Minneapolis police have increased patrols on the city's north side, but is it coming at a price? FOX 9 News looked into the number of people being stopped simply for suspicion as violent crimes rise.
The suspicious person stops often involve some kind of pat-down, and police in high-crime areas claim the practice is essential in deterring crime; however, that doesn't make it any less controversial.
"'Get your hands against the car! Come here!'" Jamal Willey recalled aloud.
For young, black men on the north side, the stop-and-frisk procedure can be an all-too-familiar drill.
"They say, 'Put your hands up! Lift up your shirt.' No probable cause or nothing," Jeremy Miller told FOX 9 News.
Willey and Miller told FOX 9 they both have been stopped a half a dozen times in the past couple of months. They never had guns or drugs, and they weren't arrested -- but they're hardly alone in their experience.
- Suspicious vehicle stops are up 30 percent from last year
- Stops of suspicious people on foot are up 43 percent
- Violent crime in the area is up 16 percent over last year, 35 percent over the past two
On the north side alone, police have stopped nearly 6,000 people. Police say that's because of better reporting and a greater police presence. There are 14 additional officers walking the beat there.
Yet, there are no numbers on how many of those stops actually result in an arrest -- or even charges.
"It just builds up the animosity we already had against them," Willey explained. "I'm saying, 'Y'all supposed to be working for us, not against us.'"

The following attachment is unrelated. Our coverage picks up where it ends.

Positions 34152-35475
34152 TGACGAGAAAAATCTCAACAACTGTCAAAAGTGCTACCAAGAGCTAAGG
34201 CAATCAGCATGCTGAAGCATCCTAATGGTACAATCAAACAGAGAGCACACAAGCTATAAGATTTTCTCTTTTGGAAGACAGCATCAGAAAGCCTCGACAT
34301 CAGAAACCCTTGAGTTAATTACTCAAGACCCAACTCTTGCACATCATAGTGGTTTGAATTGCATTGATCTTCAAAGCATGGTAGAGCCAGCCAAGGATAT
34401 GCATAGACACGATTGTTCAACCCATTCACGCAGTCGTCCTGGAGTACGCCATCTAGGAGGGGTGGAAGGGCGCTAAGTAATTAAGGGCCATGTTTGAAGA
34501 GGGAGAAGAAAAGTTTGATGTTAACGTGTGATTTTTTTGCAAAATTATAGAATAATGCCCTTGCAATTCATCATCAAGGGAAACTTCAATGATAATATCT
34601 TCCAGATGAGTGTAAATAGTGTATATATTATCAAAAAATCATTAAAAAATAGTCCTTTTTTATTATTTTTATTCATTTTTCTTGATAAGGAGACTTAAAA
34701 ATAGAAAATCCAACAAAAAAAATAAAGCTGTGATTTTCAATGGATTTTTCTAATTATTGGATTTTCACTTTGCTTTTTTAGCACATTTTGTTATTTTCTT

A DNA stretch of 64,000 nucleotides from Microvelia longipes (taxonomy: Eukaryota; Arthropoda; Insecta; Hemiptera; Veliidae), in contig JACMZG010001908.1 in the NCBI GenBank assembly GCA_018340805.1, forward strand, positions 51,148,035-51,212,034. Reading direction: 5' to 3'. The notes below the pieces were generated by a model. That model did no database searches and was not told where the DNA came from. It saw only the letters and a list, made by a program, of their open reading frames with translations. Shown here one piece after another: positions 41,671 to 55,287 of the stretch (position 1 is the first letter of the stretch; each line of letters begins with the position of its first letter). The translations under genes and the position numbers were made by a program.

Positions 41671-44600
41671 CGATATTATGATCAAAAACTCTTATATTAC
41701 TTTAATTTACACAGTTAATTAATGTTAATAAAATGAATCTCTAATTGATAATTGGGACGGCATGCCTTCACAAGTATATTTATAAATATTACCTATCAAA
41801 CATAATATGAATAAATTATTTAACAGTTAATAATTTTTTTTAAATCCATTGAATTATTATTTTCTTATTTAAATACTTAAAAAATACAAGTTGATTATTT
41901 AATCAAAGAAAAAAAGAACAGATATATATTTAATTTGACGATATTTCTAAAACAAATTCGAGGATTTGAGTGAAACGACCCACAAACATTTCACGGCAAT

The Minneapolis Police Department does not have a stop-and-frisk policy per se. Instead, they basically follow the Supreme Court decision from 1968 that requires "reasonable suspicion" that a crime is being committed, about to be committed, or that a suspect is armed. The reason, however, must be "articulable." That means police have to be able to spell it out.
"To me, the police force is just a culture and a gang of folks in blue with a badge," Kenneth Brown, former chair of the city's Civil Rights Commission, told FOX 9 News.
Brown argues the police stops should be challenged on constitutional grounds, similar to what recently occurred in New York City.
"If you turn left and don't turn your blinker on, does that make you a suspicious vehicle? Or, if you switch lanes without turning your blinker on, does that make you a suspicious vehicle?" he asked. "People do that all over the city. Why is it just the north side and the loop area?"
For police, the problem is something of a catch 22. North side neighbors cry out for a greater police presence, which usually means more police stops -- possibly stopping the very people they're trying to protect and serve.
"It's like us vs. them, and we're not going to win," Miller and Willey remarked.
Research is currently being conducted on whether the stop-and-frisk approach actually reduces crime, but the results are mixed so far. Part of the problem is that it's difficult to separate out what is effective -- the police presence itself or the patdowns.